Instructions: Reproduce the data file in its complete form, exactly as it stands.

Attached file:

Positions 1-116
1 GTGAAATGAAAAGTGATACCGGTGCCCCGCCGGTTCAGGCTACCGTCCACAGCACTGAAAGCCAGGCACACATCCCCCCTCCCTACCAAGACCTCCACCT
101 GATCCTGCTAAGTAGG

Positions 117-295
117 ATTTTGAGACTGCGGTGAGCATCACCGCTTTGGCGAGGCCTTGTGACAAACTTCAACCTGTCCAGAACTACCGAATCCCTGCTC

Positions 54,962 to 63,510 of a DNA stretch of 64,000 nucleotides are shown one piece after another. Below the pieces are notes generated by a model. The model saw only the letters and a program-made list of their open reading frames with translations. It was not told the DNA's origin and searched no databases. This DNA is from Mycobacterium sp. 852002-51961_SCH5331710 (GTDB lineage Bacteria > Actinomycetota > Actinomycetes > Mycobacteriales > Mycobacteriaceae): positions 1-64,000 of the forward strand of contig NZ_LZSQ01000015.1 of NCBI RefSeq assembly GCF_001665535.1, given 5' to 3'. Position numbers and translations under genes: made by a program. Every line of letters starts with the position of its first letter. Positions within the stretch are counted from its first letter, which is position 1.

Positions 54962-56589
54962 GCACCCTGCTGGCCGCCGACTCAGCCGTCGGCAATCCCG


Positions 1-116
1 GTGAAATGAAAAGTGATACCGGTGCCCCGCCGGTTCAGGCTACCGTCCACAGCACTGAAAGCCAGGCACACATCCCCCCTCCCTACCAAGACCTCCACCT
101 GATCCTGCTAAGTAGG

Positions 117-295
117 ATTTTGAGACTGCGGTGAGCATCACCGCTTTGGCGAGGCCTTGTGACAAACTTCAACCTGTCCAGAACTACCGAATCCCTGCTC

Positions 54,962 to 63,510 of a DNA stretch of 64,000 nucleotides are shown one piece after another. Below the pieces are notes generated by a model. The model saw only the letters and a program-made list of their open reading frames with translations. It was not told the DNA's origin and searched no databases. This DNA is from Mycobacterium sp. 852002-51961_SCH5331710 (GTDB lineage Bacteria > Actinomycetota > Actinomycetes > Mycobacteriales > Mycobacteriaceae): positions 1-64,000 of the forward strand of contig NZ_LZSQ01000015.1 of NCBI RefSeq assembly GCF_001665535.1, given 5' to 3'. Position numbers and translations under genes: made by a program. Every line of letters starts with the position of its first letter. Positions within the stretch are counted from its first letter, which is position 1.

Positions 54962-56589
54962 GCACCCTGCTGGCCGCCGACTCAGCCGTCGGCAATCCCG